At least three major brewing companies announced new non-alcoholic versions of their classic brands in 2019: Anheuser-Busch InBev’s Leffe in Belgium; Heineken’s 0.0 in the U.S. (it successfully launched in Europe in 2017); and Pabst Brewing’s new Pabst Blue Ribbon Non-Alc, and PBR Easy, a lower-cal, lower-ABV version of the original brew.
Big Beer isn’t the only one betting on booze-free brews. Brooklyn Brewery released an alcohol-free beer in Sweden in December. Several breweries in the U.S. are exclusively brewing non-alcoholic beer, including Athletic Brewing of Stratford, Conn., Wellbeing Brewing of St. Louis, Mo., and Surreal Brewing of Campbell, Calif.
Radeberger Gruppe’s Clausthaler, in Germany, has been devoted to brewing non-alcoholic beers since 1979. (They’re actually quite tasty – there’s even an on-trend, dry-hopped version!)
Personally, I prefer my beer alcoholic. But I see the value in non-alcoholic options. As VinePair reported last month, health and wellness is gripping America, including the beverage world. Millennials are drinking less alcohol than generations before them (their loss). Low- and no-proof cocktails and spirits are making a splash at trendy, forward-thinking bars across the country.
At present, non-alcoholic beer sales only account for 0.3 percent of total off-premise beer sales in the U.S. — that’s about $80 million of a $29 billion beer market, according to Nielsen. But, worldwide, the category is expected to double to about $25 billion in the next five years.
Boozeless beer won’t be most drinkers’ cup of tea. But as consumers focus on health and wellness, CBD beverages proliferate in the marketplace, and cannabis continues to be legalized, non-alc is an interesting avenue for brewers of all sizes to explore to stay competitive.
The Kentucky Derby’s ‘Official Craft Beer’ Is… MillerCoors’ Blue Moon
MillerCoors announced last Friday that Blue Moon will be “the official craft beer of the Kentucky Derby and the first-ever craft beer sponsor of Churchill Downs Racetrack.”
As part of a multi-year deal, Blue Moon will hold exclusive sponsorship rights at Churchill Downs, as well as open the Blue Moon Taproom & Balcony, serving Blue Moon products at the racetrack, including special offerings brewed at the brand’s Denver brewery.
Cue the sound of craft beer die-hards scoffing, and the rest of the world not hearing us over the din of the race or their sloshing pints.
I’m not shocked that this happened. Blue Moon was born in a sports stadium, after all (Coors Field in Denver at the Sandlot Brewery). MillerCoors was born to dominate smaller companies. It’s the combined forces of Miller and Coors, formally the world’s two most powerful breweries after Anheuser-Busch. It owns more than 50 brands, and is itself owned by an even bigger company, Molson Coors. It makes sense that it would win the race to a stadium sponsorship.
Of course, a better choice for Churchill Downs might have been a local Kentucky brewery. There’s Braxton Brewing, of Covington, which was recently named the official beer sponsor of Churchill Downs’ 2018 Breeders’ Cup World Championships. Against the Grain, a Louisville local also raised in a stadium (the brewery is located mere feet from Louisville Slugger Field), would be cool. Hell, there are at least 40 to pick from.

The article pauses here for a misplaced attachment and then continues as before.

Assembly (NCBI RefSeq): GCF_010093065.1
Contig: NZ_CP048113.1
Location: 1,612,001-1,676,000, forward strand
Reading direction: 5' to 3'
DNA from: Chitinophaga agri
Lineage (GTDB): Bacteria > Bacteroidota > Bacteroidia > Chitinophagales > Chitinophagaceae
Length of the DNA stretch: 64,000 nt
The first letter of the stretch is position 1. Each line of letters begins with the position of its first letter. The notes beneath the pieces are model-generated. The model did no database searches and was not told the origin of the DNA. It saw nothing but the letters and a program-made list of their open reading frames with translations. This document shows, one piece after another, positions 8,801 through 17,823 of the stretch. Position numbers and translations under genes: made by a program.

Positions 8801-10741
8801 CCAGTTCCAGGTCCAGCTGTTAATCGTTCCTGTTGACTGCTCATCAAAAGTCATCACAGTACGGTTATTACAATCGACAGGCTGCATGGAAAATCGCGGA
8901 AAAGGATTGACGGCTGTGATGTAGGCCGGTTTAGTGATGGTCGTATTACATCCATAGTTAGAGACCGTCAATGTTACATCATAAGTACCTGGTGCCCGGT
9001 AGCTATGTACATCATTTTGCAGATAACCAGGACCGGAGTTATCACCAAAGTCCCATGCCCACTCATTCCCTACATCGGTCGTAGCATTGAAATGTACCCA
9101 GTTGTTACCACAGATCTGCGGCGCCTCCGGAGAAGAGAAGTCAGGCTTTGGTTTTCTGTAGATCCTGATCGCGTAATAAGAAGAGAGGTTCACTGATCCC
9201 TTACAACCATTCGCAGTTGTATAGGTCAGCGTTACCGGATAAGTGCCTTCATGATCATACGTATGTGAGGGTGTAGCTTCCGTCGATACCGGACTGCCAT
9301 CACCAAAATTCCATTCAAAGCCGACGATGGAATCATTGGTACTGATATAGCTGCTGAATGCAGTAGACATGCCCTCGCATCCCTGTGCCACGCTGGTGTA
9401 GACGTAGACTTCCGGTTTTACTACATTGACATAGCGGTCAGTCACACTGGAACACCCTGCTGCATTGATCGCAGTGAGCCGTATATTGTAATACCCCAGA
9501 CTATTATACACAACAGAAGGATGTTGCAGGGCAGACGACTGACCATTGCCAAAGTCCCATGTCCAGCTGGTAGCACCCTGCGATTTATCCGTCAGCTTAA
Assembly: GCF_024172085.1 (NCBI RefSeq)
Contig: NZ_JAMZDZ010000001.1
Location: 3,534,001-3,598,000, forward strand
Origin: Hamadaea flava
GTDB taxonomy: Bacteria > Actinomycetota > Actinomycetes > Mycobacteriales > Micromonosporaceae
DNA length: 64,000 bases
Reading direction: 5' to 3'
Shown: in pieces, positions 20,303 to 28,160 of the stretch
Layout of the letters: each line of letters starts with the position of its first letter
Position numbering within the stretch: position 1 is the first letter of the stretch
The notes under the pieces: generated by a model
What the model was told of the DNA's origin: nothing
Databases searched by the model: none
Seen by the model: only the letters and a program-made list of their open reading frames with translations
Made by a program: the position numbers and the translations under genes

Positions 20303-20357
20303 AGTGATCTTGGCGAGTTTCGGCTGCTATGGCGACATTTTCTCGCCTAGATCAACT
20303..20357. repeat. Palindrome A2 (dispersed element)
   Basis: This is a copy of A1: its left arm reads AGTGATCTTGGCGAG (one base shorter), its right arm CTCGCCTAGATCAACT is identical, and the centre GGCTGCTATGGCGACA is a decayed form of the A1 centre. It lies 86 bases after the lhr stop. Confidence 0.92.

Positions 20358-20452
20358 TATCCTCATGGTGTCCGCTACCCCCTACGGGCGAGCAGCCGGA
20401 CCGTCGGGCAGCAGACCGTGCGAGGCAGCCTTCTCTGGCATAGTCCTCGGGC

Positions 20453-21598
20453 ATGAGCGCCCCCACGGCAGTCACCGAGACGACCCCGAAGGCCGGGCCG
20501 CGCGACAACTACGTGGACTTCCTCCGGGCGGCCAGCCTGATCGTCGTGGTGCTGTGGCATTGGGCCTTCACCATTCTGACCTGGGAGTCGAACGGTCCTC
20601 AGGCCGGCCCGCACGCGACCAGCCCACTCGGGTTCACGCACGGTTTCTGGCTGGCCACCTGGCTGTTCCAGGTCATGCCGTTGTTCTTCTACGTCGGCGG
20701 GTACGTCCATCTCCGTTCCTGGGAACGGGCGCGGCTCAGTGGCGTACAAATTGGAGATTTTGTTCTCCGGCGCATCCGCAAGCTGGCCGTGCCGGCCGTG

Boston Beer victoriously overtook Budweiser as the official beer of the Red Sox last year. Goose Island became the official beer of Wrigley Field last year. (Admittedly, it’s owned by the world’s largest brewing company, Anheuser-Busch, but at least it has a brewery in Chicago).
Blue Moon gets to call itself Kentucky’s craft beer without being Kentucky-born or “craft,” according to some. It’s a bummer for local brewers, but it’s life.
At the end of the day, it’s up to consumers to educate themselves on what they’re drinking at the stadium. If they order Blue Moon, and think it’s craft beer, and think it tastes good, I’m happy for them. Maybe the next time they encounter a wheat beer, or someone tells them a beer “tastes like Blue Moon,” they’ll try it and like it, too.
Hazy, Juicy Lawsuit Brews Between New England IPA Makers
Hill Farmstead founder Shaun Hill and two associates are suing Tired Hands over alleged unpaid returns on investments. According to the lawsuit (Exhibit A: the original complaint filed in May 2018), Hill and two other parties allege their initial $5,000 investments in Tired Hands for a 0.5 percent equity stake in the company was not paid in the agreed-upon timeline. The complaint further alleges that Tired Hands founders Jean Broillet and Julie Foster offered to repay the investment for $7,500, but that was “far below fair market value,” GBH reports.
These are hazy days in the craft beer industry. The owners of these two breweries previously brewed beer together, participated in festivals together, and heck, Hill Farmstead even posted this cute photo album, “A Visit from Tired Hands Brewery,” on its website in 2012.
Sometimes, when success comes knocking, things get complicated. It’s sad to see two of New England’s most beloved brewers in a financial spat. I certainly hope they can work things out. But lawsuits between brewers are nothing new. In recent years, we’ve seen both Pabst and Stone sue MillerCoors, Lagunitas sue Sierra Nevada, and Shipyard sue Logboat.
With so many players on the playground, I worry it’s impossible not to trip each other up these days. Friendly collaboration may be at craft brewing’s core, but, now more than ever, beer is a serious business.